What is catheter ablation?
Catheter ablation is done in the cardiac (heart) catheterization laboratory to correct tachyarrhythmias.
What are tachyarrhythmias?
Tachyarrhythmias (say: tack-ee-a-RITH-me-uz) are fast (racing) heartbeats that are abnormal. These rapid heart rates are caused by abnormal electrical circuits in the heart. Sometimes these arrhythmias are treated with medication, and sometimes they need to be treated with catheter ablation.
What is heart catheterization?
During heart catheterization, the doctor carefully puts a long, thin tube called a catheter into a vein or artery in your child’s neck or groin. The groin is the area at the top of the leg. Then, the catheter is threaded through the vein or artery to your child’s heart.
The doctor who does the procedure is a cardiologist, which means a doctor who works on the heart and blood vessels. This may not be your child's regular cardiologist.
To learn about heart catheterization, please see "Heart Catheterization: Getting Ready for the Procedure."
What happens during the procedure
The procedure is performed while your child is under a general anaesthetic. This means that your child will be asleep during the procedure.
Finding the abnormal circuit
The doctor threads a special catheter through your child’s blood vessels to the heart. A special type of X-ray called fluoroscopy lets the doctor see where the catheter is located.
Electrical signals sent by the heart travel through the catheters. These signals give information about the heart’s electrical system. The doctor also uses the catheters to trigger the rapid heart rate. This helps the doctor find the abnormal area in the heart.
Destroying the abnormal circuit
After the cardiologist finds the circuit that causes your child’s heart to beat fast, he or she uses hot or cold temperature to get rid of the circuit. When the circuit is destroyed, the rapid heart rate should not happen any more.
There are small risks of complications from the procedure
Generally, heart catheterization is a fairly low-risk procedure, but it is not risk-free. The doctor will explain the risks of heart catheterization to you in more detail before you give your consent for the procedure. The most common risks with catheter ablation are as follows:
The catheter may break through a blood vessel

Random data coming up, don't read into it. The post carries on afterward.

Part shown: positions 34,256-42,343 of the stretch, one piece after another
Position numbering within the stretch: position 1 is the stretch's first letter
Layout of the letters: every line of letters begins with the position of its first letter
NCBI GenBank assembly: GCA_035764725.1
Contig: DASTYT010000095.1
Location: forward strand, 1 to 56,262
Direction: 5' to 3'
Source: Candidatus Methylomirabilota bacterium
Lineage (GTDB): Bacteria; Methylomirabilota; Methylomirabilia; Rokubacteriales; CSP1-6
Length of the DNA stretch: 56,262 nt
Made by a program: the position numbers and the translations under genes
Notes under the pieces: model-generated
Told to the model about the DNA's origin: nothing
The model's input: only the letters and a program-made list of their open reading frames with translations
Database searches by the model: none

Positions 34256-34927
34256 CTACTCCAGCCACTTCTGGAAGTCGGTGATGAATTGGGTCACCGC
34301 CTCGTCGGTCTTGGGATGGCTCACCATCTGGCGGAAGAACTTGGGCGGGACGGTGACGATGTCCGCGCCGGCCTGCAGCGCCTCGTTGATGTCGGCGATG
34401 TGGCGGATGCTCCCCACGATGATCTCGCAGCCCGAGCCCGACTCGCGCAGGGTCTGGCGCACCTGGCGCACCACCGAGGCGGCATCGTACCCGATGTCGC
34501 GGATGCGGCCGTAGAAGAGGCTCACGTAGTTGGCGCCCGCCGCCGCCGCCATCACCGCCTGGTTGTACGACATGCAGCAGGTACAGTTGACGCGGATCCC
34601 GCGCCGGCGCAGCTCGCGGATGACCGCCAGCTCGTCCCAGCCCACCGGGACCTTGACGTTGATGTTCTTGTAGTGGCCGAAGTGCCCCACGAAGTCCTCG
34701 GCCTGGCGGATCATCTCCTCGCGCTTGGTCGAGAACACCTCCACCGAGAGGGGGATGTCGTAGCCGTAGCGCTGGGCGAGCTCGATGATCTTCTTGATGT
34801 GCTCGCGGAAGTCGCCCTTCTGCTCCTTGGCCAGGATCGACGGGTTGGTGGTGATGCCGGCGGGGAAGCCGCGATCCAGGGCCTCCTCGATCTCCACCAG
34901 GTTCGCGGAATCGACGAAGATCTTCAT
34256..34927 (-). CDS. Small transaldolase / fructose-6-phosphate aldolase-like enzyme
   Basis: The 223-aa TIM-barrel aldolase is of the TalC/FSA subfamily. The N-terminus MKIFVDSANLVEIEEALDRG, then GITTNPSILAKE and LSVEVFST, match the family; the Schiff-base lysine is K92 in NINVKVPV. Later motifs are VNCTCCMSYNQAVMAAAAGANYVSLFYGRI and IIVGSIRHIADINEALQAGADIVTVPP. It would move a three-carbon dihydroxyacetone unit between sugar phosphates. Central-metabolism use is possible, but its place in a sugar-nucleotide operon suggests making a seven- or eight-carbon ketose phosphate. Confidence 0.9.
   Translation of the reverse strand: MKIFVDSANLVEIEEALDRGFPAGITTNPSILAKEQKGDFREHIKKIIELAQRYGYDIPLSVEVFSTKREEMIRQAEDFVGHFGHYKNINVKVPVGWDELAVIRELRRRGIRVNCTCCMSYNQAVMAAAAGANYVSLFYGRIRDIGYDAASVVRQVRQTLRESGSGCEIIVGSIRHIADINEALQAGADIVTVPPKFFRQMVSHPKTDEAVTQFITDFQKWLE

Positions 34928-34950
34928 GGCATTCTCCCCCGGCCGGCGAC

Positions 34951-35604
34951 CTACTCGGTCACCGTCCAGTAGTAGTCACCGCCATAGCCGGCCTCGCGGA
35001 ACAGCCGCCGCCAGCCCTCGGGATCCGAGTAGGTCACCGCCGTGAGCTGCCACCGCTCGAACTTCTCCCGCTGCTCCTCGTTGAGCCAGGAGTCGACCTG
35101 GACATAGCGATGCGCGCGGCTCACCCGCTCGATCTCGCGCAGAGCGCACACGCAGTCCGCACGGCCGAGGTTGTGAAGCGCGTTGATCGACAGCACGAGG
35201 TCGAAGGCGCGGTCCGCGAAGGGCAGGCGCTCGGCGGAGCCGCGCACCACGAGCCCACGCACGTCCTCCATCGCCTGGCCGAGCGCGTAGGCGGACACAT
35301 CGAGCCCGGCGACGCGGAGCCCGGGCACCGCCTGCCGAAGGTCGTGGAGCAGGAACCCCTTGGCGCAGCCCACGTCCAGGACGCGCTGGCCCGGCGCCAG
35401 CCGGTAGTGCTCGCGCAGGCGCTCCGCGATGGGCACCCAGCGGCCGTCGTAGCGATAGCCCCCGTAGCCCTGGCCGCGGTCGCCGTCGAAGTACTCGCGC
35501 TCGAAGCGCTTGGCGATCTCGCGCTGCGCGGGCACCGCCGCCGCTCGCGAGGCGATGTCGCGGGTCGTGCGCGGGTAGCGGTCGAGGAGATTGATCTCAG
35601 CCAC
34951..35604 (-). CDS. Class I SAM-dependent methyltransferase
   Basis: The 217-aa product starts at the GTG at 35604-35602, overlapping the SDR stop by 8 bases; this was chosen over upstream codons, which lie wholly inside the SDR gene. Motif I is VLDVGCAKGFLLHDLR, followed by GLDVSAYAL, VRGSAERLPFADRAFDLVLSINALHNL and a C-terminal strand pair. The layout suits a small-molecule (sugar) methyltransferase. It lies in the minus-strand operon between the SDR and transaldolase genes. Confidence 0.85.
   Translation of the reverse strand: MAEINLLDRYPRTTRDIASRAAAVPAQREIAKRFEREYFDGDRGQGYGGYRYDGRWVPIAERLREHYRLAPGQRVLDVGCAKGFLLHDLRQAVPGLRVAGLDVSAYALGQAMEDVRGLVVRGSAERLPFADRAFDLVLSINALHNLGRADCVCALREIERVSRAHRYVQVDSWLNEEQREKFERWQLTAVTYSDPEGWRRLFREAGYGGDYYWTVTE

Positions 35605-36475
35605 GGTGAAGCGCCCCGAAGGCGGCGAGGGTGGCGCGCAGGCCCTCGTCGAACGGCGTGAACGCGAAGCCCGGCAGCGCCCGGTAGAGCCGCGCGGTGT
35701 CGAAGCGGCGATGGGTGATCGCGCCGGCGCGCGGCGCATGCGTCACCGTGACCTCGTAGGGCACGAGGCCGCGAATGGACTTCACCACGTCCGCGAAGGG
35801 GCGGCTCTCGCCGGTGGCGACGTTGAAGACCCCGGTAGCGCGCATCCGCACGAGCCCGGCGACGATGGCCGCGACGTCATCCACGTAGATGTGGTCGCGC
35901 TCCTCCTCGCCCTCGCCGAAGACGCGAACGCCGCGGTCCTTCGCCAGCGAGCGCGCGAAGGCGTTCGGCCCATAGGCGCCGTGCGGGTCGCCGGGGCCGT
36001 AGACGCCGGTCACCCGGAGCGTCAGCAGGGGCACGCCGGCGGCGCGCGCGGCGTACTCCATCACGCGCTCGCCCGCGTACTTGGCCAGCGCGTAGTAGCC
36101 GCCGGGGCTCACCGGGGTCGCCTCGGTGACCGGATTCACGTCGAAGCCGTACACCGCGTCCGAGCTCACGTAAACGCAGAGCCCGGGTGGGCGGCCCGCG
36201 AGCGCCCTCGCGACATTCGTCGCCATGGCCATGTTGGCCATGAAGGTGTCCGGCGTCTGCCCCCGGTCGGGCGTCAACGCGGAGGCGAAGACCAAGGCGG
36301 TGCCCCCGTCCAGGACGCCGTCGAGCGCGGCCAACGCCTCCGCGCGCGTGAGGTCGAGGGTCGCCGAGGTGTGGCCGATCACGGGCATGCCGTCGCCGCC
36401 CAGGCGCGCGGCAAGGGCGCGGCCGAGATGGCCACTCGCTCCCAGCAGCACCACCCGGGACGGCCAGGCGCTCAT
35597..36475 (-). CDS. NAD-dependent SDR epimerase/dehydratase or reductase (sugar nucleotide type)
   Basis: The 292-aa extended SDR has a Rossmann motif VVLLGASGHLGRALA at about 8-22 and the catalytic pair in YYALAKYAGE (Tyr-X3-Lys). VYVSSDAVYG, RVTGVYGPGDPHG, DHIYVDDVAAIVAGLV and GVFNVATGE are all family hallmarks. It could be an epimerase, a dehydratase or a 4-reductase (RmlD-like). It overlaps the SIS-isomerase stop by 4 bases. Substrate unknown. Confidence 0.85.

There is a very small risk that the catheter may break through a blood vessel or the heart wall. To reduce this risk, we use a type of X-ray called fluoroscopy to see where the catheter is at all times.
There is a small risk of new heart rhythm problems
Sometimes the procedure can interfere with the heart's electrical system and cause new problems with the heartbeat. If this occurs, your child's cardiologist will discuss it with you in more detail.
For general information about the risks of heart catheterization, please see "Heart Catheterization: Getting Ready for the Procedure."
The procedure will take 3 to 6 hours
The procedure lasts 3 to 6 hours. After the procedure, your child will go to the recovery room to wake up from the anaesthetic. Then your child will go back to the inpatient unit.
After the procedure
The cardiologist will let you know when your child can go home. Your child will probably need to stay in the hospital overnight after the procedure. Your child may have an echocardiogram or a Holter monitor test before he or she can go home.
For information on what to do after your child goes home, please see "Heart Catheterization: Caring for Your Child After the Procedure."
If your child has a racing heartbeat after the procedure, call the cardiologist
After the ablation, children often feel that their heart is about to race. This feeling is normal. It is caused by single early beats that may have started the heart racing before the procedure. However, these events should no longer cause the heart to race. If your child does have a racing heartbeat, call the cardiologist.
Coming back for a check-up
Your child will be given an appointment to see your regular cardiologist in the cardiac clinic 2 to 3 months after the procedure. At this time, your child will have an electrocardiogram (ECG).
Write the date and time of the appointment here:
Acetylsalicylic acid (ASA or Aspirin) to prevent blood clots
Your child may need to take ASA for 2 to 3 months after the procedure. This will help to prevent blood clots from forming in the area where the pathway was interrupted. The doctor or nurse will tell you how much ASA to give your child before your child goes home.
Write the instructions and dose here:
Stop giving the ASA and call your family doctor or paediatrician if:
- your child has a cold or fever
- your child is exposed to chickenpox
In general, you should give your child acetaminophen (Tylenol) for fever and colds, as directed by your doctor. The doctor will tell you when you can start the ASA again.
If your child starts bruising easily, call your family doctor or paediatrician.
- Catheter ablation is a treatment for children with certain types of rapid heart rate. Hot or cold temperature is used to destroy abnormal electrical circuits in the heart and correct the problem.
- There is a small risk that your child will have complications from the procedure. Your child’s doctor will explain the risks to you before the procedure.
- Your child will need to have an anaesthetic. Your child will need to stay overnight in the hospital after the procedure.
- Your child will need to take ASA to prevent blood clots after the procedure.